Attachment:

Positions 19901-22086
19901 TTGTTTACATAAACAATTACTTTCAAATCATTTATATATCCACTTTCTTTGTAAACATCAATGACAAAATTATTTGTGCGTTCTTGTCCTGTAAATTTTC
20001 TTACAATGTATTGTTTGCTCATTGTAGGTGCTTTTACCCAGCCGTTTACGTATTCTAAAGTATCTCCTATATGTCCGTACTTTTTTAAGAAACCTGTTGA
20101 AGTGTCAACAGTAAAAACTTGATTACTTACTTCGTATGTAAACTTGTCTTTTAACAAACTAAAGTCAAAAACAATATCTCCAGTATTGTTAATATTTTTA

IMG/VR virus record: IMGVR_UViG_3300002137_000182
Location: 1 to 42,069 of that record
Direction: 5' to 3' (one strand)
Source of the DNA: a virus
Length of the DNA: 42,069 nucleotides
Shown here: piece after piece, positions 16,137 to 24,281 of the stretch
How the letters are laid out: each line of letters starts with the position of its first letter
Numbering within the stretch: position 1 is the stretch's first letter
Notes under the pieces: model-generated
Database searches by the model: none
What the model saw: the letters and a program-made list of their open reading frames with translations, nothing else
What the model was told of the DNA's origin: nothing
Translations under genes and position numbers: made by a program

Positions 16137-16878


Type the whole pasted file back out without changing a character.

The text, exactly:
Positions 19901-22086
19901 TTGTTTACATAAACAATTACTTTCAAATCATTTATATATCCACTTTCTTTGTAAACATCAATGACAAAATTATTTGTGCGTTCTTGTCCTGTAAATTTTC
20001 TTACAATGTATTGTTTGCTCATTGTAGGTGCTTTTACCCAGCCGTTTACGTATTCTAAAGTATCTCCTATATGTCCGTACTTTTTTAAGAAACCTGTTGA
20101 AGTGTCAACAGTAAAAACTTGATTACTTACTTCGTATGTAAACTTGTCTTTTAACAAACTAAAGTCAAAAACAATATCTCCAGTATTGTTAATATTTTTA

IMG/VR virus record: IMGVR_UViG_3300002137_000182
Location: 1 to 42,069 of that record
Direction: 5' to 3' (one strand)
Source of the DNA: a virus
Length of the DNA: 42,069 nucleotides
Shown here: piece after piece, positions 16,137 to 24,281 of the stretch
How the letters are laid out: each line of letters starts with the position of its first letter
Numbering within the stretch: position 1 is the stretch's first letter
Notes under the pieces: model-generated
Database searches by the model: none
What the model saw: the letters and a program-made list of their open reading frames with translations, nothing else
What the model was told of the DNA's origin: nothing
Translations under genes and position numbers: made by a program

Positions 16137-16878